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AbstractModern data centers continue to grow in their

scale and complexity. They are changing dynamically as well


due to the addition and removal of system components,
changing execution environments, frequent updates and
upgrades, online repairs and more. Classical reliability theory
and conventional methods do rarely consider the actual state of
a system and are therefore not capable to reflect the dynamics
of runtime systems and failure processes. In this paper, we
present an unsupervised failure detection and prediction
method using an ensemble of Bayesian models. It characterizes
normal execution states of the system and detects anomalous
behaviors. We implement a prototype of our failure detection
and prediction mechanism and evaluate its performance on a
data center test platform. Experimental results show that our
proposed method can forecast failure dynamics with high
accuracy.

I ndex TermsData centers, failure detection, failure
management, dependable computing.

I. INTRODUCTION
With ever-growing complexity and dynamicity of modern
data centers, proactive failure management is an effective
approach to enhance system dependability [1]. Failure
prediction is the key to such techniques. It forecasts future
failure occurrences in data centers using runtime execution
states of the system and the history information of observed
failures. It provides valuable information for resource
allocation, computation reconfiguration and system
maintenance [2]. In contrast to classical reliability methods,
failure prediction is based on runtime monitoring and a
variety of models and methods that use the current state of a
system and the past experience as well.
Most of the existing failure prediction methods are based
on statistical learning techniques [3]. They use supervised
learning models to approximate the dependency of failure
occurrences on various performance features [4], [1]. The
underlying assumption of those methods is that the training
dataset is labeled, i.e. for each data point used to train a
predictor, the designer knows if it is corresponded to a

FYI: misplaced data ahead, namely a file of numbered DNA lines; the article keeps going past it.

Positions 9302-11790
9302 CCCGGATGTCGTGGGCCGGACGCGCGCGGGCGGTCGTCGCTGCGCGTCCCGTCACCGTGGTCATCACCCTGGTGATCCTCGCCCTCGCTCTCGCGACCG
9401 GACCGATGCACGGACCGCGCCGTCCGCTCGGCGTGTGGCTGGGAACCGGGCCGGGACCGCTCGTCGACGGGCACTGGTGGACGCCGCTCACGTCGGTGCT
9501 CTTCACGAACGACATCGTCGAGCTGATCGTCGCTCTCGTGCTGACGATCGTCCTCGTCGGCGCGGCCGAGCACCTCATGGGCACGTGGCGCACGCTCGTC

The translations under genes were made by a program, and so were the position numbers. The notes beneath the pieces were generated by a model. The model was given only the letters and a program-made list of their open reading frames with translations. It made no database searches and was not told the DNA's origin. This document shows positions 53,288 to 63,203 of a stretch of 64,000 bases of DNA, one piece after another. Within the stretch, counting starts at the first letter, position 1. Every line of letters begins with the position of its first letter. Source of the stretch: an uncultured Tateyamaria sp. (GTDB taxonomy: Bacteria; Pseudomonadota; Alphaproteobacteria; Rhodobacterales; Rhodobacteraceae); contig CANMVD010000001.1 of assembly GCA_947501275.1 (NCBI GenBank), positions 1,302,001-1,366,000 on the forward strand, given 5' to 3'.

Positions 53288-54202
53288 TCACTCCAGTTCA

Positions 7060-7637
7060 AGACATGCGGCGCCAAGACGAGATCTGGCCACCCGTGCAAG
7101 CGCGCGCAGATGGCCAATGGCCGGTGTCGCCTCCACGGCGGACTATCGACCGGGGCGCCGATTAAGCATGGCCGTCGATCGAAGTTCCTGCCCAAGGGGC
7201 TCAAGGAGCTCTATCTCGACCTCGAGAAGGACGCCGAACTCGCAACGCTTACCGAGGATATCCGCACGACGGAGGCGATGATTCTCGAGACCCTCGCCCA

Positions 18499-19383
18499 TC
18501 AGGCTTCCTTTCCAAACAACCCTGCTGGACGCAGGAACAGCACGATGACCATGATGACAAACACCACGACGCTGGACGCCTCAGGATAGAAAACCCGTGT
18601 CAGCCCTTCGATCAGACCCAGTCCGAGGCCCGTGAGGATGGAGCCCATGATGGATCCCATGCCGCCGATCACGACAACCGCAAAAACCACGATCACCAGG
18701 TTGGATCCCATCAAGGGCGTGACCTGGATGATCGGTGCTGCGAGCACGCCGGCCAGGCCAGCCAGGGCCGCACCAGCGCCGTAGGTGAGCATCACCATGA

normal execution state or a failure. However, the labeled data
are not always available in real-world data center systems,
especially for newly deployed or managed systems. How to
accurately forecast failure occurrences in such systems is

Manuscript received June 19, 2012; revised August 5, 2012. This research
was supported in part by U.S. NSF grant CNS-0915396 and LANL grant
IAS-1103.
Q. Guan, Z. Zhang, and S. Fu are with the Department of Computer
Science and Engineering, University of North Texas, Denton, Texas 76203
USA (e-mail: QiangGuan@my.unt.edu; ZimingZhang@my.unt.edu;
Song.Fu@unt.edu, Tel.: +1-940-565-2341; fax: +1-940-565-2799).
challenging.
In this paper, we propose a failure detection and prediction
mechanism that uses Bayesian models to forecast failure
dynamics in data centers. We tackle the problem from an
anomaly detection viewpoint, for which we introduce an
ensemble of Bayesian models. It works in an unsupervised
learning manner and deals with unlabeled datasets. This
model estimates the probability distribution of runtime
performance data collected by health monitoring tools when
servers perform normally.
The rest of this paper is organized as follows. Section 2
discusses the related works. Section 3 describes our failure
detection and prediction mechanism. Conclusion is presented
in Section 4.

II. RELATED WORK
Failure and anomaly detection based on analysis of system
logs has been the topic of a number of research articles.
Hodge and Austin [5] provide an extensive survey of
anomaly detection techniques developed in machine learning
and statistical domains. A structured and broad overview of
extensive research on anomaly detection techniques has been
presented in [6]. Hellerstein et al. [7] developed a method to
discover patterns such as message burst, periodicity and
dependencies from SNMP data in an enterprise network.
Yamanishi et al. [8] modeled syslog sequences as a mixture
of Hidden Markov Models to find messages that are likely to
be related to critical failures. Lim et al. [9] analyzed a
large-scale enterprise telephony system log with multiple
heuristic filters to search for messages related to failures.
However, treating a log as a single time series does not
perform well in large-scale computer systems with multiple
independent processes that generate interleaved logs. The
model becomes overly complex and parameters are hard to
tune with interleaved logs [8]. Qiang et al. [10], [11] explored
health data groups rather than a time series of individual data
in anomaly detection.
Failure management is a crucial technique for
understanding emergent, system-wide phenomena and
self-managing resource burdens for system-level
dependability and productivity assurance. The conventional
method for failure management and fault tolerance relies on
checkpointing/restart mechanisms, which periodically save a
snapshot of a system to a stable storage and use it to recover
the system from failures reactively; see [12] for a
comprehensive review. However, checkpointing a job in a
large-scale system could incur significant overhead. The
LANL study [13] estimates the checkpointing overhead